By Iain Lindsey, Tess Kay, Ruth Jeanes and Davies Banda. Manchester University Press , 2017, Manchester, England, UK. Localizing Global Sport for Development is an insightful text that provides a new and refreshing outlook on research within the scope of sport for development (SfD) literature
. A key strength of Critical Issues in Global Sport Management , edited by Nico Schulenkorf and Stephen Frawley, is the diversity of authors contributing to this product. Any book addressing global perspectives naturally would seek a plurality of voices from around the world. While this may seem
Travis R. Bell
Health Organization (WHO) and the Centers for Disease Control and Prevention partnered with the International Olympic Committee before the 2004 Athens Games when SARS was suggested as a significant risk of the potential spread of infectious disease through global sport ( Stergachis & Tsouros, 2007 ). For
By considering three main questions, this article develops an argument for rethinking existing approaches to understanding both sport-related social movements and “local” responses to globalizing forces in light of the emergence of Internet communication. They are: (a) How can extant conceptions of sport-related social movements be expanded to account for more advanced forms of cultural and political opposition that result from and are potentially enhanced by the Internet? (b) How does the link between the development of the Internet and the enhanced formation and functioning of (new) social movements offer a foundation from which to expand understandings of relationships between global sport-related influences and the responses of local cultures? (c) What methodological approaches are best suited for studying Internet-related forms of sport-related activist resistance? The article concludes that recent developments in communication technology have contributed to a situation in which there is immense revolutionary potential in sport-related contexts, and for sociologists (of sport) interested in contributing to activist projects.
Sang Keon Yoo
This case study attempted to determine how the Korean print media have covered women’s professional golf tournaments held in Korea and the United States. The study, which also investigated whether there is a shifting trend in newspaper coverage of players and activities associated with both the LPGA and KLPGA tours, focused on golf coverage of Chosun Ilbo from 1998 through 2011. The findings revealed that the paper covered the LPGA (75.5%) much more frequently than the KLPGA. In addition, the LPGA received more coverage in terms of size, feature stories, and photographs. It is notable that this case study’s principal innovation is the finding of changes in the overall approach of the Korean media over the years. The coverage devoted to the KLPGA tour increased from 13% to 44% across the 14 years analyzed. In addition to the findings, the case study’s implications and questions are presented.
Rob Millington, Simon C. Darnell, and Brad Millington
with global sport. One instance of such overlap is the return of golf to the Summer Olympic program through its inclusion in the Rio 2016 Games. This paper thus seeks to explore the political logics and practices that surround and inform the environmental implications of golf’s return to the Olympics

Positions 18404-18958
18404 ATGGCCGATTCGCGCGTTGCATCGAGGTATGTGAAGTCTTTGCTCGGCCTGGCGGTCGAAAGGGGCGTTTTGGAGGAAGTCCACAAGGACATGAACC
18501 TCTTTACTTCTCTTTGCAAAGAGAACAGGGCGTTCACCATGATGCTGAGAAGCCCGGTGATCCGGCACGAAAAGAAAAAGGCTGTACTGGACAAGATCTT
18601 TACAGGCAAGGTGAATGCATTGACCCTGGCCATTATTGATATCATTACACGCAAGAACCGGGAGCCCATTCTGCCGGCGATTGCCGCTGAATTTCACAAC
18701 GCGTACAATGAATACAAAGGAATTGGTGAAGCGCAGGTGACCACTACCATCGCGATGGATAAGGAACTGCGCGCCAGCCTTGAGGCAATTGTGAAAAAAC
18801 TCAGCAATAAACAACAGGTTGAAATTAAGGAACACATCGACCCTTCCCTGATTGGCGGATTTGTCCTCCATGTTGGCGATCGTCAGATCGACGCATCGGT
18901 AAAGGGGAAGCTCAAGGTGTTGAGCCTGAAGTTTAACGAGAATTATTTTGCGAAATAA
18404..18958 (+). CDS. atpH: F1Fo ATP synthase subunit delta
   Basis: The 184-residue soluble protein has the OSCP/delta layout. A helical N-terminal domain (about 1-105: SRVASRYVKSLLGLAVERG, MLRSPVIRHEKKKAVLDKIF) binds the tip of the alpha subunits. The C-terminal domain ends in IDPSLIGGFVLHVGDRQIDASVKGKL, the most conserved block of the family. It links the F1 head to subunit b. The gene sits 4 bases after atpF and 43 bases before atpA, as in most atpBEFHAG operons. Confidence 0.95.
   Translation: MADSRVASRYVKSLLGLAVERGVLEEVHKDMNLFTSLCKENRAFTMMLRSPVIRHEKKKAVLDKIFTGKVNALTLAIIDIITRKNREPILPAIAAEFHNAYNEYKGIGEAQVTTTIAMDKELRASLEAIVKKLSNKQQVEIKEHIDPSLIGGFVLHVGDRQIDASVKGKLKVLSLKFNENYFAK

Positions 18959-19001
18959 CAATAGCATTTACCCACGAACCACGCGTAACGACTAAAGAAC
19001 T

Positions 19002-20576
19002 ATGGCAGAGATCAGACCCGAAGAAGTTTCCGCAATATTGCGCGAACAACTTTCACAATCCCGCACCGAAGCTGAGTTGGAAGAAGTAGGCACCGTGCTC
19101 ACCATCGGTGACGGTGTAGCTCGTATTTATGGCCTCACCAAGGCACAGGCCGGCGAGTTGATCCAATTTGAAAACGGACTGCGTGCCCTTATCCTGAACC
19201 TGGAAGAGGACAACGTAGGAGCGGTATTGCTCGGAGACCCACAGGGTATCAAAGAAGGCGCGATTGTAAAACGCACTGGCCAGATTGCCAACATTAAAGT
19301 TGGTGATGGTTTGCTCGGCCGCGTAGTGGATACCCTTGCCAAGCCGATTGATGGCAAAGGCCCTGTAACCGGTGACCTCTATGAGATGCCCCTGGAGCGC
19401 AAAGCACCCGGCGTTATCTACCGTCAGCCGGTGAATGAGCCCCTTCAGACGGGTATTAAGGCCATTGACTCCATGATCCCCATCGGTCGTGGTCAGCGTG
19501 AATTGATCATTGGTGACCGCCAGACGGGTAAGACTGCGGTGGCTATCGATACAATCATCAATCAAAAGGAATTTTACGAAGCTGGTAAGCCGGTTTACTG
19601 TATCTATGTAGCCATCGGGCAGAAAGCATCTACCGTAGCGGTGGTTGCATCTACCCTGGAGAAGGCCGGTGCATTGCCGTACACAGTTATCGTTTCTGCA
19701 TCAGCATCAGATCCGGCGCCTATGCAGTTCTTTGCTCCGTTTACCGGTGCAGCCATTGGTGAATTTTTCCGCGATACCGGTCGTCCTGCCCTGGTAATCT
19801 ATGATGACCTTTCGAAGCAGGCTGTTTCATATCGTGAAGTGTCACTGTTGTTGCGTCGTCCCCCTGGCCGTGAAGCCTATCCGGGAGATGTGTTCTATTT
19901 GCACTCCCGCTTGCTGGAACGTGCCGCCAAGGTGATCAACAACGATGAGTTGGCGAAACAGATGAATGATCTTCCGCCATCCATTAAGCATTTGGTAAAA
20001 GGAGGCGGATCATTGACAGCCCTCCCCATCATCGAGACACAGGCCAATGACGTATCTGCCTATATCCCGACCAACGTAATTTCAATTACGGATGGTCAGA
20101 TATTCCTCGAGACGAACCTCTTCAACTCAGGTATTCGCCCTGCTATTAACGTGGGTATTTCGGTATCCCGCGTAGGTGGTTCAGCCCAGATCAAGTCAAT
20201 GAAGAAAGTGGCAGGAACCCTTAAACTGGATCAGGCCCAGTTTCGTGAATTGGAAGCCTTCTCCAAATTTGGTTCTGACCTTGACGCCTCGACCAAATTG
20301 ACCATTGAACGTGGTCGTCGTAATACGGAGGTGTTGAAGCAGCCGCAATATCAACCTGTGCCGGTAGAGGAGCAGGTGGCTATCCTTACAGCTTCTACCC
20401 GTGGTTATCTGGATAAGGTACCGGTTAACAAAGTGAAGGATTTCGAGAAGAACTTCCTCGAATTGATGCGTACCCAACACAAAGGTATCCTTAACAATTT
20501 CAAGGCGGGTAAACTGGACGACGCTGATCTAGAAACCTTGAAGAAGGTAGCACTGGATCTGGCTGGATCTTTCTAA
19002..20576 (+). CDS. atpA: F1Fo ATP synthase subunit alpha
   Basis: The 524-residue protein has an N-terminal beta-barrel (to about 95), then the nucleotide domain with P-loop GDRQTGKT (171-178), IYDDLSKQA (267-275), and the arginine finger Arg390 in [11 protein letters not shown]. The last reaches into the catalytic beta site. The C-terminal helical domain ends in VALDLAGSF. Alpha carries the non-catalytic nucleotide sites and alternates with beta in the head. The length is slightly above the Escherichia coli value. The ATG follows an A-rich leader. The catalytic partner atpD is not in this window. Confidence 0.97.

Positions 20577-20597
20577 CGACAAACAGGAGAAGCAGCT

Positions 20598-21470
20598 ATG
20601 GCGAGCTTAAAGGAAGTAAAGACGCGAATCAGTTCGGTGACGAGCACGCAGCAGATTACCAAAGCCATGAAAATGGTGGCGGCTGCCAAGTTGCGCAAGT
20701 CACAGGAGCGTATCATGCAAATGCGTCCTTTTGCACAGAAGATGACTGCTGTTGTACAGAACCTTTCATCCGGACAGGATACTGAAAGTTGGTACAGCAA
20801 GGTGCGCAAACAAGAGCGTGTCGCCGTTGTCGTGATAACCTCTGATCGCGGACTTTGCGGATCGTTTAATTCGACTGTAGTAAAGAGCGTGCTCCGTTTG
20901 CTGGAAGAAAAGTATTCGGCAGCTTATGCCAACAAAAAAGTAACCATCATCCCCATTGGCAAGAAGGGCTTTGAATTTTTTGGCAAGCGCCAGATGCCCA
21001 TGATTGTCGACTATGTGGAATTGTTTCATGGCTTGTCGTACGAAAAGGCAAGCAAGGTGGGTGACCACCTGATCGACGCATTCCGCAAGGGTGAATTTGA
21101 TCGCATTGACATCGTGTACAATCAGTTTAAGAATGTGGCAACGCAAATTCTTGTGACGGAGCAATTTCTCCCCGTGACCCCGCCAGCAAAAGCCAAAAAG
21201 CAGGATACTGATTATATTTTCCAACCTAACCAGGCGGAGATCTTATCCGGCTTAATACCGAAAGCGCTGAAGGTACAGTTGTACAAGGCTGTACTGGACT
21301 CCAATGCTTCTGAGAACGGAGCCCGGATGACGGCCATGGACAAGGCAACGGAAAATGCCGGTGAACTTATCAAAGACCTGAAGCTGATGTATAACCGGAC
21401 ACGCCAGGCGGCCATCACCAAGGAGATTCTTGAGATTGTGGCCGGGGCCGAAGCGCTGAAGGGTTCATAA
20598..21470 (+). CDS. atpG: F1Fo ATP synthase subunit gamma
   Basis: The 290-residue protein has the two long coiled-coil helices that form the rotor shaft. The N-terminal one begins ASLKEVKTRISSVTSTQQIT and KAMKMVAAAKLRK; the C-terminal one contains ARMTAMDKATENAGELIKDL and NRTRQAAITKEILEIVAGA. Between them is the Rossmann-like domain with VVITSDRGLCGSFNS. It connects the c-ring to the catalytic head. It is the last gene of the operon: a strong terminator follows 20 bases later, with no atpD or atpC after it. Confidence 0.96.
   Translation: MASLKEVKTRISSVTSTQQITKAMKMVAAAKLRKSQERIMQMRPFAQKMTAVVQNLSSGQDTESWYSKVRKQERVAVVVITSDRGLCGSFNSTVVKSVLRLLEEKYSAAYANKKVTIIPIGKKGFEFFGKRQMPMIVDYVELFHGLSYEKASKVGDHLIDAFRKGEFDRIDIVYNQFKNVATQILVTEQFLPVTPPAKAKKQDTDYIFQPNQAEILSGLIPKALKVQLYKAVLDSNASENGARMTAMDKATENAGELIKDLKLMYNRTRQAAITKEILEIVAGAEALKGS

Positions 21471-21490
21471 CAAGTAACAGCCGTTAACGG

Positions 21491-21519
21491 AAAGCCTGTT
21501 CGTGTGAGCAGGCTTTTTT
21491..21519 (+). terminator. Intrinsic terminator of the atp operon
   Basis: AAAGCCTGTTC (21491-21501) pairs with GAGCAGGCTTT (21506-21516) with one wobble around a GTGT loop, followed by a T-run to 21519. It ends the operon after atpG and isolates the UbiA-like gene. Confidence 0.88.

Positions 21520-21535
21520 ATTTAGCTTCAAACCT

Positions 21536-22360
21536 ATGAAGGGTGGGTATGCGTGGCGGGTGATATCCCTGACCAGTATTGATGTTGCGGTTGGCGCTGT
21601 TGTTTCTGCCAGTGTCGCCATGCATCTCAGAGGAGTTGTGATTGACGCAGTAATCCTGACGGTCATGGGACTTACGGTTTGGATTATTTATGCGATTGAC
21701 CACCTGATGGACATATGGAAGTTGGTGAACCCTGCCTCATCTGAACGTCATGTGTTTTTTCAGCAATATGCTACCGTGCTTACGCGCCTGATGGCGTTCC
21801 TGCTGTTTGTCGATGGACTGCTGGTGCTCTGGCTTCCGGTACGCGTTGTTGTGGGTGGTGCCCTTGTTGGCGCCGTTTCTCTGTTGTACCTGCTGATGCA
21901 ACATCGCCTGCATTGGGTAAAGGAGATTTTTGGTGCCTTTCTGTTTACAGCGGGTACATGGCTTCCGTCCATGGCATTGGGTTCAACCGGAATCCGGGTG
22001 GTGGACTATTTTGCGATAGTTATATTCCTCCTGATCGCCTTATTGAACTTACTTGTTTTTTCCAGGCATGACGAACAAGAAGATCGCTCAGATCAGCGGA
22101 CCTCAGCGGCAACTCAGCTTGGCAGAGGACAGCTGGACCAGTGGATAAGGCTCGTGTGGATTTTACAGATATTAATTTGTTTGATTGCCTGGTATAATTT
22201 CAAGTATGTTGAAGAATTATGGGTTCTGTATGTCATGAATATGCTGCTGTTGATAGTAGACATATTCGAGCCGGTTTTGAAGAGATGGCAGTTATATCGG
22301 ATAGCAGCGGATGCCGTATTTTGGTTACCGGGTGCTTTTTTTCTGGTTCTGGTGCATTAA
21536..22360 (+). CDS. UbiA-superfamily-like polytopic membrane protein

Carrie LeCrom and Michael Naylor
understand how to operate in an ever-evolving global sport marketplace, and this can be initiated through education and curriculum development. Scholars have encouraged the sharing of knowledge and intercountry collaboration ( Costa, 2005 ). Thibault ( 2009 ) noted the importance of students understanding
Attention is given to a series of conceptual issues associated with understanding global sport development. Several weaknesses are identified. The figurational approach to the study of sportization and globalization is then outlined. Associations between sport, habitus, identity politics, “willful nostalgia,” and globalization are examined, and a case study of nostalgia and male sporting and political disaster discourse in the British media over the past 2 years is used to highlight some of the issues involved in global sport development.
C. Roger Rees, Wolf-Deitrich Brettschneider, and Hans Peter Brandl-Bredenbeck
While economic-oriented theories identify a “homogenized” or “Americanized,” unidirectional model of global sport, figurational theories conceptualize globalization as much more complicated, multifaceted, and interactional. However, the spread of “achievement” sport is seen as central in both approaches. This paper investigates the degree to which “achievement” criteria characterize the sporting behavior and sporting perceptions of adolescents in Berlin and suburban New York. We find evidence that adolescents from both samples accept competition and training as important components of their sport concepts, and examples of some of these components associated with gender differences transcending national boundaries. We also identify differences in the sport concepts of Berlin and suburban New York youth, both in the types of sports they play and in the meaning they attach to these activities. These differences lead us to question the ubiquity of “achievement” sport as a component of globalization, and hence, the efficacy of theories stressing “homogenization” and unidirectionality.